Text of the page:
When Jade Corkill rode into the box at the 2012 Wrangler National Finals Rodeo aboard a small dun, team-roping junkies in the crowd whispered, “Is that Jackyl?”
Corkill’s PRCA/AQHA Horse of the Year, Caveman, had come up lame the month before, and Corkill was without the horse it would take to win his first world title. That was until he called Michael Jones.
Jones had bought Jackyl in 2006 from Kory Koontz. Koontz bought the young outlaw seven years earlier from Tyler Magnus, who first saw the horse in the late 1990s when a young Travis Graves was riding him for Oklahoma’s Ryan Miller, trying to get him sold.
“I had lost Iceman, and spent a year and a half trying to find something else I could just make a living on,” Koontz remembered. “Tyler had owned Jackyl for about three months, and he was still pretty green and kind of an outlaw… I tried him at an open jackpot and Jackyl reared up out of the box twice on our short round steer. I still won first and third in the roping, and decided to buy him.”
Koontz didn’t know what he had when he bought the unregistered dun, but he didn’t have much else to ride so he just started hauling Jackyl as his #1. The horse was tough to get along with, and would buddy up with other horses and act like a stud from time to time. He stomped Koontz’s dog for coming into his pen, breaking the dog’s leg.
But he learned how to get by him and the partners developed some mutual respect. Koontz and Jackyl would go on to win three Wildfire Open to the Worlds, the California Rodeo Salinas and qualify for four WNFRs.
“He started to be known for how hard he stopped and how he finished,” Koontz said. “When he was younger, he could really run, too. But he would get tighter and tighter, so he got to be the kind of horse I’d ride in the shorter setups where he’d be above average.”
Koontz owned a horse named Switchblade, too, and started to ride him in most arenas. Jones was looking for a top horse and Koontz felt he could part with Jackyl in 2006. Jones rode him at the NFR from 2007-2009, after letting Allen Bach ride him to win the world in 2006. All along, though, the heel horse was never eligible for the PRCA/AQHA’s Horse of the Year award because he was either unregistered or his papers were lost. All his owners maintain he certainly would have won the award given the chance, the fact that he couldn’t be nominated was a true shame.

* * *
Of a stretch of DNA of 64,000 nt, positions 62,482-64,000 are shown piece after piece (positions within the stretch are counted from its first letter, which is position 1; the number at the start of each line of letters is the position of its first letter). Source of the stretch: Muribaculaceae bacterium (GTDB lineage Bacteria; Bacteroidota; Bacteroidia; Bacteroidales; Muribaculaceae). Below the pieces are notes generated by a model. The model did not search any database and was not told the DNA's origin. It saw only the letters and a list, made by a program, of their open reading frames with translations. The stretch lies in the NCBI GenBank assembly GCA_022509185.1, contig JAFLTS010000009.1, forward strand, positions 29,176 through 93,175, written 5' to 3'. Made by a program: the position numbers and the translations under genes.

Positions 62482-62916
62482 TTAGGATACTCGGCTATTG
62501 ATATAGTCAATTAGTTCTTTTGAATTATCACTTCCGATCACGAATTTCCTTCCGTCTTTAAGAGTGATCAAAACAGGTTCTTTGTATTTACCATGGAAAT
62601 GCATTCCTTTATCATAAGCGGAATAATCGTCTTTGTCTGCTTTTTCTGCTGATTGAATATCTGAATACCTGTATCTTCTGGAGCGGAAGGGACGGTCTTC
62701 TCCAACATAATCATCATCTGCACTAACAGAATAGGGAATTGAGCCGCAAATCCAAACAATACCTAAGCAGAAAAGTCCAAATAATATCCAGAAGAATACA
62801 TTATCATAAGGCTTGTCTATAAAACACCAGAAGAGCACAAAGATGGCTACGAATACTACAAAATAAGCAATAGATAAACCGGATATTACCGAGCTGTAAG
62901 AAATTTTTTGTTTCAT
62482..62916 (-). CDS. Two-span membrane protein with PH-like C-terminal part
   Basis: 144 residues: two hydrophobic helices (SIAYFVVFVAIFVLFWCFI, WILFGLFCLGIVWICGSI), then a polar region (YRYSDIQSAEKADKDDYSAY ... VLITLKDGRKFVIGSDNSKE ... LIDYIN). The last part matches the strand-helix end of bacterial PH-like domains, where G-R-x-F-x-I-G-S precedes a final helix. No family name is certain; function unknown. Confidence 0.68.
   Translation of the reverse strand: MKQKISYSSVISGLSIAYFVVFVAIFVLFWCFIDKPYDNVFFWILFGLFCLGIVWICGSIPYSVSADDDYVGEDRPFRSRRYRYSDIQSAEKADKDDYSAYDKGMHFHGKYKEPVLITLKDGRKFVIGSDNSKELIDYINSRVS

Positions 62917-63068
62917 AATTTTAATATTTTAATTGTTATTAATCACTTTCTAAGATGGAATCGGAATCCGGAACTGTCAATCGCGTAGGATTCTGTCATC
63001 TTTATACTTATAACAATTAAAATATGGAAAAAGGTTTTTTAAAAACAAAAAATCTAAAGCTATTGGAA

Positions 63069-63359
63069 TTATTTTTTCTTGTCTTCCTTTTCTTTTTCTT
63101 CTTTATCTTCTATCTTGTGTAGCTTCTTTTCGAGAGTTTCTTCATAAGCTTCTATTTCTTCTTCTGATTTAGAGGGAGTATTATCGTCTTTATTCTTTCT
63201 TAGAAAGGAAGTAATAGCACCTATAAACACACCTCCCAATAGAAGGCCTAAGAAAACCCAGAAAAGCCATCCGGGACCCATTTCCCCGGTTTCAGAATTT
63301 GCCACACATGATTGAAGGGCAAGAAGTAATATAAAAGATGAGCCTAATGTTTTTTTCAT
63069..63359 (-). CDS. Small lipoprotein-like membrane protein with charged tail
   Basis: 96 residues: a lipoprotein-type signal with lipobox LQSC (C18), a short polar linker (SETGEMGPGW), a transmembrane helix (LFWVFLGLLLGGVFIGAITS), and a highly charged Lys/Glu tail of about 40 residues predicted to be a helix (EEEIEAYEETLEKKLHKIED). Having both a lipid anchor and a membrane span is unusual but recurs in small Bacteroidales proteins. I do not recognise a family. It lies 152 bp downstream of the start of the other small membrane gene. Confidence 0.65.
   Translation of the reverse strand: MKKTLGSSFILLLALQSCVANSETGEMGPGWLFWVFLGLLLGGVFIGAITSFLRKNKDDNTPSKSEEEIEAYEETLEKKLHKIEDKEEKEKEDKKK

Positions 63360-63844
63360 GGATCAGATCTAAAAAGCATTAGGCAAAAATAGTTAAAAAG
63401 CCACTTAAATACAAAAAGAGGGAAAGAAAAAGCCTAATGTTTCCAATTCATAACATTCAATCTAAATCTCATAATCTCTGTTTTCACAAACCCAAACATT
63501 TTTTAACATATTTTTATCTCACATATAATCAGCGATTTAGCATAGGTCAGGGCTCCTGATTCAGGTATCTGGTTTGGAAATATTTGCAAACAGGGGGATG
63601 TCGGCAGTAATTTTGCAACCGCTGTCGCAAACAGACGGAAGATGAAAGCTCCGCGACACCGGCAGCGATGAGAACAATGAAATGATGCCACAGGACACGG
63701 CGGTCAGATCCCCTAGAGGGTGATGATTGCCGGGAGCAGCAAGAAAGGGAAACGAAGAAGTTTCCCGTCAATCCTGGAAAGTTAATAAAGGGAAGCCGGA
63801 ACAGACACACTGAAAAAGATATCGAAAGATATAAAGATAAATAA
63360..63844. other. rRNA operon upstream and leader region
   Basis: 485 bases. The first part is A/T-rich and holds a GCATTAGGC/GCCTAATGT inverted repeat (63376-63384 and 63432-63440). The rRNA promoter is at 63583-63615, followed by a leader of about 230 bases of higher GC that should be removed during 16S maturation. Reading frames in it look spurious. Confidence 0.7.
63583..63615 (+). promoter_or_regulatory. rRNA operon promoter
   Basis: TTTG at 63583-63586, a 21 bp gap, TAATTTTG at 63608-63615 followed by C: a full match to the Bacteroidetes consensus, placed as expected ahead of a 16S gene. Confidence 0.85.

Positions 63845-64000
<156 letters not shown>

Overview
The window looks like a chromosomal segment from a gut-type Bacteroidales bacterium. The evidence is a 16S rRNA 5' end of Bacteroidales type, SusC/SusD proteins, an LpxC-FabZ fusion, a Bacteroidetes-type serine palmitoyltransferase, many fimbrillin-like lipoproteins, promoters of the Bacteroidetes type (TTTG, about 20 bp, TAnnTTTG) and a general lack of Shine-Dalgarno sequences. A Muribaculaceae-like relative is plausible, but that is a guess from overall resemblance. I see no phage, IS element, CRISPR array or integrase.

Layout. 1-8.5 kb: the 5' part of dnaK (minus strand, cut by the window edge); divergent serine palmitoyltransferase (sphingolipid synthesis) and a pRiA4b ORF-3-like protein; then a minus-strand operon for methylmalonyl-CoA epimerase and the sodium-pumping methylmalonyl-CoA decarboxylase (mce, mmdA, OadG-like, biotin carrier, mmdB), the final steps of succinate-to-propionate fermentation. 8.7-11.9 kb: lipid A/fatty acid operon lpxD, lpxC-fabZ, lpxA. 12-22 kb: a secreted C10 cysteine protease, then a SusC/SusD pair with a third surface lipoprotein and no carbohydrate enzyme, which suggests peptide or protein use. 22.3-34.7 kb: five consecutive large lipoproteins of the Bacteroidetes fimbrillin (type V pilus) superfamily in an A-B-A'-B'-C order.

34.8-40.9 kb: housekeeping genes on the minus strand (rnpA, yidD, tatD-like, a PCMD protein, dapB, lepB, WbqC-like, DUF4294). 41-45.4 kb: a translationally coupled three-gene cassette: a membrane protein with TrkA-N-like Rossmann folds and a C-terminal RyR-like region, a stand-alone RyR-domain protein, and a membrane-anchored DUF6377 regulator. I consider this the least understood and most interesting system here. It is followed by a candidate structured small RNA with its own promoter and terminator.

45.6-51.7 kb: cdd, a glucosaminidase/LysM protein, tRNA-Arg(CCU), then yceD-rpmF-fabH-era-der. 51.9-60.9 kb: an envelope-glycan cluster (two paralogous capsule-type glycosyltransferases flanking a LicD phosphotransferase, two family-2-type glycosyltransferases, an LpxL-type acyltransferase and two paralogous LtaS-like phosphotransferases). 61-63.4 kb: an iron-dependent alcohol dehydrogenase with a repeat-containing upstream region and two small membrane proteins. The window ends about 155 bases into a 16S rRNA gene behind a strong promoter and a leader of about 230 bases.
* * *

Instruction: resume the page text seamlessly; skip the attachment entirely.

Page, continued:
So in 2012, when Corkill was out of horses, Jackyl was the first good one he thought of. The horse had hundreds of thousands in earnings with nearly every style of roper, and he’d been in semi-retirement.
“I just called and asked if Jackyl was sound, and if he’d be for sale,” Corkill said. “I bought him for the Thomas & Mack specifically. Every horse has their spot they go to, and his is perfect for there. Where he goes, he doesn’t get too close, and you can’t really over-ride him. And he finishes so strong. In that arena, it really matters and those tenths of a second cost thousands.”
Corkill was flawless aboard Jackyl during his first gold buckle campaign at the 2012 WNFR. Jackyl carried Corkill through the world title race and into 2013. Corkill rode Jackyl in the buildings, at the George Strait Team Roping Classic, the Ram National Circuit Finals (which Corkill won), on-and-off throughout the summer run and at the Justin Boots Championships in Omaha, Neb. He was called to duty at the 2013 WNFR, but Corkill caught his left hand in his dally in Round 1, so he switched to Switchblade—who he now owns, too—for the rest of the Finals to keep from losing his rope.
The 22-year-old gelding doesn’t take much maintenance for all of the miles he’s seen, either. In the year Corkill’s owned him, he’s had the horse’s right knee injected once, this past November.
“He’s the toughest horse there’s ever been,” Corkill said. “He wants to be out here. I’ve never had a horse that loves heeling as much as a person. If you go to get another horse out of the pen to take, he’ll bite at the chain on his pen. And if you just whistle, he’ll come running up to you in the field. At the NFR, when you go to cinch him up, you have to hang on. He’ll lunge forward and charge up the tunnel. Michael told me he’d do it, but I guess I didn’t think it was going to be like it was. I smoked Dakota Kirchenschlager down the first night in 2012 because I just didn’t see it coming. He just knows he’s there.”
When Corkill bought Jackyl, Koontz warned him to be careful with the horse around Colby, Corkill’s 2-year-old son. But all the years and the miles had mellowed the horse Koontz knew.
“When Colby gets on him, he looks 100% crippled,” Corkill said. “He barely moves. Colby ran barrels on him in Stephenville. He’s so careful and he knows to take care of him.”
While he may have calmed down out of the arena, Corkill said there aren’t any signs of him slowing down. “Jackyl’s got a respect back for the game, he’s just on a different level.”
And Koontz’s take on Jackyl? “This is more of a lifetime achievement award for him. If any horse has earned it, it’d be Jackyl.”